Sounds a bit scary at first, but sometimes you wake up in the morning and the future seems as clear as a bright blue sky. As technology progresses at break neck speed we are starting to see things that were once part of fantasy start to become reality.  Growing up the idea of robots was confined to science fiction films.  As technology has progressed the visions of what was fantasy and what was reality seemed to bleed into one another.    Today we are now starting to see robotics both in military defense and consumer home products. We have unmanned air vehicles patrolling the skies of Afghanistan and the Rumba vacuuming our homes.  Companies, like iRobot, are at the cutting edge of these advancements and creating a new economy in the process for us all to benefit from.

There was a time these ideas were confined to classic literature.  Anyone who has read Jules Verne’s classic “20,000 Leagues under the Sea”, knows what this is about.  When the book was written it seemed a bit far-fetched.  The idea being that a boat would travel under water, only coming up for air occasionally was crazy.  On top of that the boat was made of metal – I mean really how would it stay afloat?  But over time this ridiculous idea would become reality.  It would begin in World War I to today where it is just part of our military practice.  It will not be long before tourist liners patrol the sea floor.

In what I view as a significant small bit if writing, Bill Gates wrote about the dawn of this new robotics era in an article published in Scientific America in 2006.  He compared the robotics  industry as being similar to what the PC industry was like in the mid seventies.  The big comparison being there is no de-facto method of writing robotics applications, similar to the PC world before the advent of Windows.  I will say the challenges of robotics is far greater than a PC.  A PC is very linear in what it does and is controlled by human input.  A robot is being asked to think, like a human, and we are not predictable. The promise of robotics will be taking care of those mundane tasks like folding laundry.  I will take this a step further if it could match all my socks, that would be huge!

Unfortunately these type of big advancements often do not start as part of your children;s play things, a great place to see where much of the advancement begins is the US Department of Defense.  It is not new news that today that pilots operating in war zones are not even remotely in the vicinity, meaning the plane is there but the pilot is sitting comfortably somewhere in Nevada.  The only danger to the United States Military is financial should an unmanned air vehicle be shot down by enemy combatants.  Moving forward you can see the advancements in the skies will move back to the ground.  You see some of that today even in our local police forces, when they have to inspect a potential bomb or detonate a bomb.  But I believe it will go much farther than that to starting to replace some of the tasks of the combat soldier.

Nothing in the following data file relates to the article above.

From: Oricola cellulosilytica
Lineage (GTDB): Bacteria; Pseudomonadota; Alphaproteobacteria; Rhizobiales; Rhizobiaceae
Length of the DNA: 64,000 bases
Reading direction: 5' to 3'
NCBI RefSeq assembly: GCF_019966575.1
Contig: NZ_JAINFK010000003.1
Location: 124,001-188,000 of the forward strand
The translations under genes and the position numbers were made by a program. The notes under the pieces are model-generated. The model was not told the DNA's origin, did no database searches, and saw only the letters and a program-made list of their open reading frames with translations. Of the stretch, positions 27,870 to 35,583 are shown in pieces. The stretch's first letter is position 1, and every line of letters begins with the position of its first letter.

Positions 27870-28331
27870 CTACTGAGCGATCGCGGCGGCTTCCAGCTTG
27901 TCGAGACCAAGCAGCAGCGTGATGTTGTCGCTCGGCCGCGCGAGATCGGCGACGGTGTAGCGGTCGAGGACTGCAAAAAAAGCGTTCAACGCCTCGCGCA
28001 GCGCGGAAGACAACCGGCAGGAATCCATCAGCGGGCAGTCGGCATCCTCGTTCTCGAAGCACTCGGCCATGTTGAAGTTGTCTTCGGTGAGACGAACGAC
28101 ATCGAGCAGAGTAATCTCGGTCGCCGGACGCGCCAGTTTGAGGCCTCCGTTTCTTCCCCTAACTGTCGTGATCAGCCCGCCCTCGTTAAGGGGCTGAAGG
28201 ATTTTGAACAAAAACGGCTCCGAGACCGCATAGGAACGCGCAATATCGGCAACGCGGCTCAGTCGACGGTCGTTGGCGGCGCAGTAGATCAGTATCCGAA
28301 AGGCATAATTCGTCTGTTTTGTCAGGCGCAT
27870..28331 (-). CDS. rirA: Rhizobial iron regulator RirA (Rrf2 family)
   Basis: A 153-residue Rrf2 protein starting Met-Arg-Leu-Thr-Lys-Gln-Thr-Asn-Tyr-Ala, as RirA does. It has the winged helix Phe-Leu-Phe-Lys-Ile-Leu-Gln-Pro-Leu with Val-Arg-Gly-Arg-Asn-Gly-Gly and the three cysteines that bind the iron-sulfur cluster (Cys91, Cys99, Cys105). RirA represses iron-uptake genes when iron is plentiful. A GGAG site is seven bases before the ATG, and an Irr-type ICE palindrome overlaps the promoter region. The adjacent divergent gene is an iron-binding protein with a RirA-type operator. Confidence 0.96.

If you see some of the robots coming out of Japan you will see some really great and scary work.  Here is one example of how far we have come.  Kokoro has an android prototype that has facial expressions.  If you look at the robot it has a lot of visual flaws however it does attempt to replicate the human form in look and feel.  It is rather scary to see how far they have come.  Another effort under way at MIT is to build a robot that can run as fast as Olympic champion Usain Bolt.  They have not finished but I find the mere fact that they are attempting to be truly amazing and it shows how far we have come.  The dreams are becoming larger in scope and reality is coming into focus.

All this being said there are still major challenges.  If you think of the Usain Bolt example, MIT is developing a robot to run a straight line over 100 meters.  There are no obstacles in the way.  But as we tell all our children (or at least I hope we do), life is full of obstacles.  In particular the physical elements of life.  How does a robot understand obstacle that are not expected or maybe even hurled in front of them, what it supposed to do in those unplanned events?  It will take some clever software engineers to figure out how to write those challenges and solutions into a program.  But I feel confident over time these challenges will be overcome.

Another challenge will be if these new devices reach mass adoption, how will we power this new economy?  We are already facing an energy crunch with emerging economies thirsting for more energy, an explosion of devices from mobile phones, to tablets to Rumbas.  All this causing oil prices to climb, new coal-fired plants being built around the globe around the clock.  Any questions about coal go to Wyoming and see the constant flow of 100 train cars filled to capacity with going in very direction across the Unites States.  Robots will promise to be larger thus demanding more energy resources.

I can’t tell you when all this will happen, but it’s apparent that the days of you doing your own vacuum cleaning are coming to an end. Long live the Hoover!  Not far behind you will no longer need to mob your own floors.  Based on what is available today the bar-tending profession could undergo a change.  It may be a novelty at first but as it progresses one has to ask, “How many bartenders are on the planet and what will they do if they cannot tend bar?”  There will be a social fallout as we move froward. We will see a level of animosity toward a new and emerging workforce, a workforce without a conscience.  But in some ways that mimics the world we live in.

Good Night and Good Luck

Hans Henrik Hoffmann March 5, 2011